Samsung has been the undisputed commander-in-chief in the smartphone arena for quite some time now. However, its position seemed to have been threatened in 2014 with increased competition in the smartphone market with striking forerunners from its rivals coupled to its tanking Galaxy S5 at its OEM in Korea. Samsung seems to have regained that ebbing glory at the break of 2015.
This year, Samsung has awakened with the new series of Galaxy S6 forerunners which are squarely seated in the top-notch smartphone market. This reawakening seems to have done the magic for Samsung as reported by Counterpoint Technology Market Research as it has shipped 84 million smartphones in the third quarter of this year, marking a 6.3% rise of its sales compared to last year as well as a landslide lead against its main rivals, Apple and Huawei, which are in second and third positions respectively.
While the increased sales might sound like amazing news, the joy could be short-lived because fact has it that the increase has not been fuelled by the Galaxy S6 flagship but by Samsung’s low-level phones. Counterpoint reported that while 55% of the sales at Samsung in 2014’s third quarter were priced from $301 upwards, this has reduced to 40% in 2015’s third quarter. Phones that were priced below $200 were the force behind the increased sales instead. They now contribute 38% of the total shipments as compared to last year’s 30% contribution.
The key player in the decline of Samsung sales last year was the high prices tagged on its devices. Adding increased competition from smartphones of much lower costs from Chinese manufacturers like Huawei and Xiaomi made the perfect recipe that was slowly brewing, ready to send Samsung to its extinction.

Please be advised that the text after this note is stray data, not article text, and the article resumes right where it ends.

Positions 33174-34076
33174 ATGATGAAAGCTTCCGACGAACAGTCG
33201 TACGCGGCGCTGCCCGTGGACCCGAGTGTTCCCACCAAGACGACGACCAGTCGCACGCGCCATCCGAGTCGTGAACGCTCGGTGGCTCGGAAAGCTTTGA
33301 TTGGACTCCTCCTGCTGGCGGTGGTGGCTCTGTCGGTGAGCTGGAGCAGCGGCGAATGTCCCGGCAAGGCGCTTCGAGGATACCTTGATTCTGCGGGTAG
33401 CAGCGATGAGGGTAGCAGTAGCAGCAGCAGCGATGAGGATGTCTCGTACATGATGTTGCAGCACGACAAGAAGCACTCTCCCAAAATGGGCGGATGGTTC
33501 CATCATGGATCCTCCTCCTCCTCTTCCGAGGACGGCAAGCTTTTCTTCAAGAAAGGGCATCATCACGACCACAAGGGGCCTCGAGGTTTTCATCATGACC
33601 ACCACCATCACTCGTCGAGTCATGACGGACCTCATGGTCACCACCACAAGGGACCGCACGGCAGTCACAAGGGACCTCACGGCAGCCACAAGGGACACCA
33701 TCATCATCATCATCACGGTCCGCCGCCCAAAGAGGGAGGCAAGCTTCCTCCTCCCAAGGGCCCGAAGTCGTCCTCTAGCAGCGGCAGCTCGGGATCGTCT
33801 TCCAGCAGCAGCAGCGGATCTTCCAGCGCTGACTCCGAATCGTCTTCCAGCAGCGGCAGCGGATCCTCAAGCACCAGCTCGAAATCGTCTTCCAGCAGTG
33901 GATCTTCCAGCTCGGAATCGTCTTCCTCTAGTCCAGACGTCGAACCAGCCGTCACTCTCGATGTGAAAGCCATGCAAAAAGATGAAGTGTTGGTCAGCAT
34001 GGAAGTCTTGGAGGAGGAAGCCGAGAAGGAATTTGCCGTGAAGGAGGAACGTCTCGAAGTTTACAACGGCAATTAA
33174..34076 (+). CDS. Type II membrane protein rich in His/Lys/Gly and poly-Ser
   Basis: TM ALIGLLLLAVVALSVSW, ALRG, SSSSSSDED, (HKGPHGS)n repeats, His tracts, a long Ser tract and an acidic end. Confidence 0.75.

This year, the advent of the Samsung Galaxy J series, quoting the Samsung Galaxy J5 in particular, seem to have been a big contributing factor to Samsung’s comeback with their low customer-friendly prices. This has shown beyond doubt that Samsung is not ready to lose its grip in the smartphone market just because of high inflexible prices and thirst for smart revenue.
The question as to whether this will work for Samsung or not remains to be witnessed. However, one can bet that the volume market may be a saviour for the company. During the days when Samsung ruled supreme in all splendour and majesty, its profits were flying at a range of 15% to 19%. During its fall last year, this had fallen remarkably to 7%.
Now that Samsung is rising from the capsizing boat and is ready to keep sailing on, it has promised its investors that the fallen figures are now going to rise up and go beyond 10%. This does not sound vague after all since the company’s margins have pulled up and were recording a 9% in this year’s third quarter.
Vending of cheap Samsung phones might not increase the margin as such but the fact of more Galaxy phones in more hands may be a booster to higher end sales, which might boost the margin eventually.
Samsung’s future, therefore, seems to be promising after all and the blow that came last year might just be a springboard for a big comeback.
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